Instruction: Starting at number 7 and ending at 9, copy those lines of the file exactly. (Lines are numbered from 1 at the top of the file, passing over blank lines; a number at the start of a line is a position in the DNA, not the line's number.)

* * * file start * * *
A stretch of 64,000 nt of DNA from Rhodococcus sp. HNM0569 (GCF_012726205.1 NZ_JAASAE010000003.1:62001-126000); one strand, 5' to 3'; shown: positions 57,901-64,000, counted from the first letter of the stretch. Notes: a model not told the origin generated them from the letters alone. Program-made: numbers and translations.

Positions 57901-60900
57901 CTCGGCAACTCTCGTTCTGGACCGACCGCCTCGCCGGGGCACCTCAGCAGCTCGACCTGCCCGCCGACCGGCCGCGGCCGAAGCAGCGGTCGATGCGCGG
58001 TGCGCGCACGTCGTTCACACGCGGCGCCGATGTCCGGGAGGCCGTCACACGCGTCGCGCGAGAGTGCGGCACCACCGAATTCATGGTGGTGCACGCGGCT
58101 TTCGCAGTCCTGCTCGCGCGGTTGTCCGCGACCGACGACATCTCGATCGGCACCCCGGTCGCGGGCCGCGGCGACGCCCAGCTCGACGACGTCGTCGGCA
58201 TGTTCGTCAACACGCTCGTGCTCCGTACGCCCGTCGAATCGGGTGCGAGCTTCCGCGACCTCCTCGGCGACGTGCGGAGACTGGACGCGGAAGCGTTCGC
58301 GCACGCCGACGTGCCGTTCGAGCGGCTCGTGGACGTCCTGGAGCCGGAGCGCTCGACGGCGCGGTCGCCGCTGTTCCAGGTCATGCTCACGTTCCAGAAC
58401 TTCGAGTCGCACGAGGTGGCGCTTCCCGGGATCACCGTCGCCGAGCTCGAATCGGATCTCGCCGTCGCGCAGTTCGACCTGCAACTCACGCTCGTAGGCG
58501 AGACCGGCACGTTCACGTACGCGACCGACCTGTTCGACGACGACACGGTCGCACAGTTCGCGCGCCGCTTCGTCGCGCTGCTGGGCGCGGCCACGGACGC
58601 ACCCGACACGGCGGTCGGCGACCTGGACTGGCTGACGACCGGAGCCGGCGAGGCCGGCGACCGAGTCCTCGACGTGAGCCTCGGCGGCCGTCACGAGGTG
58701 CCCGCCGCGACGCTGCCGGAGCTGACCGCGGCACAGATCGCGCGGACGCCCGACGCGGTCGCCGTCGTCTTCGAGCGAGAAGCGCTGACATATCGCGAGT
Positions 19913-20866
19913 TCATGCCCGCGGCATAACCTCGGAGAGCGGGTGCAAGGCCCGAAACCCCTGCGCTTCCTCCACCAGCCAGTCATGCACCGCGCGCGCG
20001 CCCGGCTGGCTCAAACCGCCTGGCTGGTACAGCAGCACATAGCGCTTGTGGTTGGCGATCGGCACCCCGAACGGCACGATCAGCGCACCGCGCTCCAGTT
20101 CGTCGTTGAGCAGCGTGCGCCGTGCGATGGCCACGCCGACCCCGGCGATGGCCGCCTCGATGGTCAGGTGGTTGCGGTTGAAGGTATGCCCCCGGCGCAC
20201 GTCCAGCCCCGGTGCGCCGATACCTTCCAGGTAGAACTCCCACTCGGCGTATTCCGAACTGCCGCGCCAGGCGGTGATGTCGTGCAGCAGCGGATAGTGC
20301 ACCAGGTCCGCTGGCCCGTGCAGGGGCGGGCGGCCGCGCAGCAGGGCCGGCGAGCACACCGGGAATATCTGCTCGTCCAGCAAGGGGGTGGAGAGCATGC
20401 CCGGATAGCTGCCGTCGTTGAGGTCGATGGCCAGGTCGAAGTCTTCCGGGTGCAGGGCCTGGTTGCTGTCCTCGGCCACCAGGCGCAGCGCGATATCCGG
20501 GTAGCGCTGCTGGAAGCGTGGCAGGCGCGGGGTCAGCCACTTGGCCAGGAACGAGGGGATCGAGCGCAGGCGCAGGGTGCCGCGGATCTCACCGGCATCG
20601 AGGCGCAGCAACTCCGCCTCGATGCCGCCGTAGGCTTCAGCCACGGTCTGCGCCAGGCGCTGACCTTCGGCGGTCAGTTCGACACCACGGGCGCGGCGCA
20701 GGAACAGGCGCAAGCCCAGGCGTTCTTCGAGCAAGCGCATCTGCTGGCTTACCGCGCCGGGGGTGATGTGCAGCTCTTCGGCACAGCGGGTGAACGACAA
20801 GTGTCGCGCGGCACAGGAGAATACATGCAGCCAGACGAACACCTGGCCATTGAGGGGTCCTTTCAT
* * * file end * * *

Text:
58301 GCACGCCGACGTGCCGTTCGAGCGGCTCGTGGACGTCCTGGAGCCGGAGCGCTCGACGGCGCGGTCGCCGCTGTTCCAGGTCATGCTCACGTTCCAGAAC
58401 TTCGAGTCGCACGAGGTGGCGCTTCCCGGGATCACCGTCGCCGAGCTCGAATCGGATCTCGCCGTCGCGCAGTTCGACCTGCAACTCACGCTCGTAGGCG
58501 AGACCGGCACGTTCACGTACGCGACCGACCTGTTCGACGACGACACGGTCGCACAGTTCGCGCGCCGCTTCGTCGCGCTGCTGGGCGCGGCCACGGACGC